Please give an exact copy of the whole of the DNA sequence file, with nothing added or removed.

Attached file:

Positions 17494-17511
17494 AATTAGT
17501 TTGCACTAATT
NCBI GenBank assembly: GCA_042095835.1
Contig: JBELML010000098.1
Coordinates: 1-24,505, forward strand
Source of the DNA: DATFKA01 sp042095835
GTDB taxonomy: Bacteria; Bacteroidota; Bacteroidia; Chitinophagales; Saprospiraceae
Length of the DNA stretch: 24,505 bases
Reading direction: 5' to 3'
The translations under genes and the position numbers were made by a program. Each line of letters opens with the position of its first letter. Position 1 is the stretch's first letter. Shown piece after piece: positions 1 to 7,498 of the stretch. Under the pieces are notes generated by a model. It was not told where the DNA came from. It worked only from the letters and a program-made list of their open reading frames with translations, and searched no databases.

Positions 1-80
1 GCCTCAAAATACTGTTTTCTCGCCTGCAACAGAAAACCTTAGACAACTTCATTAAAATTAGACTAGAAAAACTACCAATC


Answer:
Positions 17494-17511
17494 AATTAGT
17501 TTGCACTAATT
NCBI GenBank assembly: GCA_042095835.1
Contig: JBELML010000098.1
Coordinates: 1-24,505, forward strand
Source of the DNA: DATFKA01 sp042095835
GTDB taxonomy: Bacteria; Bacteroidota; Bacteroidia; Chitinophagales; Saprospiraceae
Length of the DNA stretch: 24,505 bases
Reading direction: 5' to 3'
The translations under genes and the position numbers were made by a program. Each line of letters opens with the position of its first letter. Position 1 is the stretch's first letter. Shown piece after piece: positions 1 to 7,498 of the stretch. Under the pieces are notes generated by a model. It was not told where the DNA came from. It worked only from the letters and a program-made list of their open reading frames with translations, and searched no databases.

Positions 1-80
1 GCCTCAAAATACTGTTTTCTCGCCTGCAACAGAAAACCTTAGACAACTTCATTAAAATTAGACTAGAAAAACTACCAATC